“I’m taking it as a very positive thing to help with enforcement of the dipnet fisheries at the mouth of each river as well as some of the commercial fisheries. I’m taking it as a very positive move to help with keeping people safe and ensuring that all of our fish and game laws are followed,” Micciche said on April 25.

The City of Kenai has been pressing the Legislature and Department of Fish and Game for better management and enforcement during the personal-use fishery that draws tens of thousand of Anchorage and Southcentral dipnetters.

“The city’s resources to respond to the state’s personal use fishery at the mouth of the Kenai River are extremely taxed. We are at the breaking point to be able to respond,” said Rich Koch, Kenai city manager, at a March 24 Senate Resources Committee hearing.

Paul Shadura, a setnetter and spokesman for the Kenai Peninsula Fishermen’s Association, said the language in the funding provision addressing “on-site enforcement and inspection of new gear types and reporting requirements” refers to new regulations adopted by the Board of Fisheries at its February session.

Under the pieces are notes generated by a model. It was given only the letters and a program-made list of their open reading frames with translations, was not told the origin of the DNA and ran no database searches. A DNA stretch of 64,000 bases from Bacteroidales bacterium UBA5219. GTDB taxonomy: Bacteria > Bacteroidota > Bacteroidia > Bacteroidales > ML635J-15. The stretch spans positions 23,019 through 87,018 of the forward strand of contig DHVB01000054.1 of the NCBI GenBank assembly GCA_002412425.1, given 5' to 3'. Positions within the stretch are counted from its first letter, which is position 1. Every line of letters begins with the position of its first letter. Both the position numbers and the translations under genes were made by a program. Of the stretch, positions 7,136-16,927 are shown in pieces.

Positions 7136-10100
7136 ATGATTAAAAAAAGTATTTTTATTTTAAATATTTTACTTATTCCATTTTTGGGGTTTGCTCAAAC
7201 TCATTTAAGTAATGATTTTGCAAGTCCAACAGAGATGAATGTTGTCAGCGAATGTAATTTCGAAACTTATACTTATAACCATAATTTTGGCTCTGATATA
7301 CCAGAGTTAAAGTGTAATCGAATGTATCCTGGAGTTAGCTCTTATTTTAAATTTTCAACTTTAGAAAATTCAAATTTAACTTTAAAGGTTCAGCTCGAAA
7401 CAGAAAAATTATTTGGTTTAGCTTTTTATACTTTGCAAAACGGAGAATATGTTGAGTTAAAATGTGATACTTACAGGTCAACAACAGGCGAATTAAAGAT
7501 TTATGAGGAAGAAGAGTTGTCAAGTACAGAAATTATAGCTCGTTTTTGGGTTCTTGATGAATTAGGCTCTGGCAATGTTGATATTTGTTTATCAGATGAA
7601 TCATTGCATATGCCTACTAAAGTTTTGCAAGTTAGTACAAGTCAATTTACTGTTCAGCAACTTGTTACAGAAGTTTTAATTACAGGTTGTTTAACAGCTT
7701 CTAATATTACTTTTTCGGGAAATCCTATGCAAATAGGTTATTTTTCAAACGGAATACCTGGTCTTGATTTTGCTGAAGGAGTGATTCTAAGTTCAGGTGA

It applies to setnetters with two permits allowing the use of both if they use shorter nets.

“Most setnet fishermen hate the requirement and can’t even get the required gear in time for the 2014 season and many fishermen are abandoning the dual permit holding to escape the onerous of the rules,” Shadura wrote in an April 29 email.

He added that KPFA, and the local wildlife trooper detachment were “as surprised as the rest of us” when the provision appeared in the bill.

“Troopers I hear are reluctant to actually lift a net out of the water with their vessels and count the meshes while at sea. Said that they would have to wait until the fisher came ashore. Not really enforceable was a comment that a past enforcement advisor made who was not at the last UCI BOF regulatory meeting,” Shadura wrote.

 

Bob Tkacz is a correspondent for the Journal based in Juneau. He can be reached at fishlawsbob@gmail.com. Alaska Journal of Commerce Reporter Molly Dischner contributed to this story.

Extra enforcement would focus on setnet fishery